Phia is correct in assuming that any type of push against November elections will be a hard and unlikely fight. The federal statute for the general elections prohibits any change in date. 

Recently senators Amy Klobachur (D-Minn.) and Ron Ryden (D-Ore.) have put forward a bill called the National Disaster and Emergency Ballot Act of 2020 to increase access to absentee voting across the United States. The bill will expand earlier in-person voting as well as vote-by-mail in all 50 states. 

Not only are local and state elections experiencing changes to the voting process, but the presidential campaign and election could be altered in a number of ways as well. 

“In person campaigning has mattered a great deal in the past. I’m sure we will again see virtual versions of this that may reach the voters. This does give someone who has access to news conferences a distinct advantage though,” Greenstone wrote in an email. In-person campaigning has had to be cancelled and both National Conventions postponed and possibly cancelled. Even President Trump’s campaign will be impacted by his response to the pandemic in terms of voter perception, though whether negatively or positively is unclear. 

“I believe that [President Trump] has been taking all the necessary measures to control the spread of the virus. I also think his previous career as a businessman has truly helped him address current large and small businesses effectively regarding his new policies and his $2 trillion relief bill,” Christine B.’20 head of the Westridge Young Republicans club wrote. 

“We have certainly faced similar situations in U.S. history. There is the obvious comparison to the Spanish Flu of 1918. It too led to an economic downturn [. . . .]It is common for economic downturns to lead to shifts in voting patterns,” Greenstone wrote.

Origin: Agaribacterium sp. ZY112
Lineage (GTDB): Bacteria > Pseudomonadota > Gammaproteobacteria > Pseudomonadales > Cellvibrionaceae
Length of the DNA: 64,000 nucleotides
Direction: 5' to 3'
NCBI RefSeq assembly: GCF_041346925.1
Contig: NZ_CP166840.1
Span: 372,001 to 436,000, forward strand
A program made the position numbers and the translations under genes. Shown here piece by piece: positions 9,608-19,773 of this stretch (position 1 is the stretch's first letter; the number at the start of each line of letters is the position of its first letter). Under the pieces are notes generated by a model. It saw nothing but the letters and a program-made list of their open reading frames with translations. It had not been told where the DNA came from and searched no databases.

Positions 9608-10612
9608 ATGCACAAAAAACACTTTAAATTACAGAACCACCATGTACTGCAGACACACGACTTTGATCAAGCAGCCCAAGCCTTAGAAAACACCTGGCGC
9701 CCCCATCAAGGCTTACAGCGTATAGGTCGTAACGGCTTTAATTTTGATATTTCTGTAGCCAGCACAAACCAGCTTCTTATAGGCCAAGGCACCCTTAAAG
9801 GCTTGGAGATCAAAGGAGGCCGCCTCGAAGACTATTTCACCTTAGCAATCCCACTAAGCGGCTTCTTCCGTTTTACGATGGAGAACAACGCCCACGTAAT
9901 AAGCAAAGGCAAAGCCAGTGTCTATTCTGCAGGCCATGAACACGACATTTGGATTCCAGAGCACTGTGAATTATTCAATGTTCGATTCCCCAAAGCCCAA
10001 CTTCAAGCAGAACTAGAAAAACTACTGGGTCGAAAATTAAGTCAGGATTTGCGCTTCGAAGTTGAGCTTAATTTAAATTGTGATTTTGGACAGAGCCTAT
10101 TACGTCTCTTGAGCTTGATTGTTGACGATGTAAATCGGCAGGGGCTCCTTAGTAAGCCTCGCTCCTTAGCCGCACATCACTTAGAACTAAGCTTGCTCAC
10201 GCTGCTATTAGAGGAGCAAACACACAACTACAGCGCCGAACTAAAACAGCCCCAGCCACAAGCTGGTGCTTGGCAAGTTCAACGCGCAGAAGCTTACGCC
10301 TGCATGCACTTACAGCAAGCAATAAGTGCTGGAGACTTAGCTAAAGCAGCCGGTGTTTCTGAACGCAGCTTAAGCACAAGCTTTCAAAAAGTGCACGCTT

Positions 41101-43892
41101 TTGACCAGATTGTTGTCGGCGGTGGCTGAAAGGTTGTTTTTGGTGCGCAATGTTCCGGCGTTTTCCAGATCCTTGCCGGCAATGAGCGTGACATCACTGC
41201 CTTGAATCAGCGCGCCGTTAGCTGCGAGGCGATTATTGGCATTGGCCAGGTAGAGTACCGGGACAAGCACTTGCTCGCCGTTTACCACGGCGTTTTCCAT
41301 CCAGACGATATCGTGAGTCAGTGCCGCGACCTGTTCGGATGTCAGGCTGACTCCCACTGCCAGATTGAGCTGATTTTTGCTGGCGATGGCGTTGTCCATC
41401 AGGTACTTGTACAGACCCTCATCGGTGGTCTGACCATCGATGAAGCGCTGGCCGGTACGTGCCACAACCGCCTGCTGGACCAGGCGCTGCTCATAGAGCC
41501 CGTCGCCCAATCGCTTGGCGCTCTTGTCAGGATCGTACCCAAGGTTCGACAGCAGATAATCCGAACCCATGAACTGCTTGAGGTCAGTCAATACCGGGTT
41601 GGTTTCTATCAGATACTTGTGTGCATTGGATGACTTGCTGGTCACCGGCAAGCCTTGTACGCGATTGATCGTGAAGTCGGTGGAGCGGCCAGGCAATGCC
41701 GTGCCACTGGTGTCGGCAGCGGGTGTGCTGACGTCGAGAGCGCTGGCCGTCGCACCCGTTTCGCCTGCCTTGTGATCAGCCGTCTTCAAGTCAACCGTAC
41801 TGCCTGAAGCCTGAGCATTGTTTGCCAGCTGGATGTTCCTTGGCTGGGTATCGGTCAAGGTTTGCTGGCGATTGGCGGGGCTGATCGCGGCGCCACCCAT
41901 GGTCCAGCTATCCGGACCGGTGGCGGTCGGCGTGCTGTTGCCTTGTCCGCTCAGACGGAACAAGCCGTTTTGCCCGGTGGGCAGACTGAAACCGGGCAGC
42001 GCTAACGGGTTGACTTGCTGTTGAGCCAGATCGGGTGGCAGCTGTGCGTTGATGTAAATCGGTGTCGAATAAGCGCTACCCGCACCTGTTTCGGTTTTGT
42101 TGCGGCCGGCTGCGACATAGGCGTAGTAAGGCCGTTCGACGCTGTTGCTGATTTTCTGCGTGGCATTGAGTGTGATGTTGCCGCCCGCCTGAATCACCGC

Many politically active students at Westridge are monitoring news reports to see how they will vote in their first election. Phia and Christine have planned a joint virtual meeting between their clubs to chat about various policies, the upcoming election, and the current political climate. Both groups are working hard to stay engaged in politics despite the quarantine, but as Christine said, “The future is difficult to foretell as policies and systems are constantly changing.”

Sources and Further Reading: 

Wisconsin Voters go to the polls in controversial election – The Guardian

Trump’s home county and other Democratic strongholds ramp up vote-by-mail – NBC News

Could the 2020 election be postponed? Only with great difficulty. Here’s why. – The New York Times

Why Republicans Are So Afraid of Vote-by-Mail – The New York Times

Summary of the Natural Disaster and Emergency Ballot Act of 2020 – U.S. Vote Foundation

16 States Have Postponed Their Primaries Because of Coronavirus. Here’s a List. – The New York Times

Democrats introduce bill to promote mail-in voting amid coronavirus crisis – The Hill

How will coronavirus affect 2020 elections? Let me count the ways – Roll Call

Trump campaign declares war on Dems over voting rules for November – Politico

‘The map is bigger now’: Coronavirus rewires 2020 election – Politico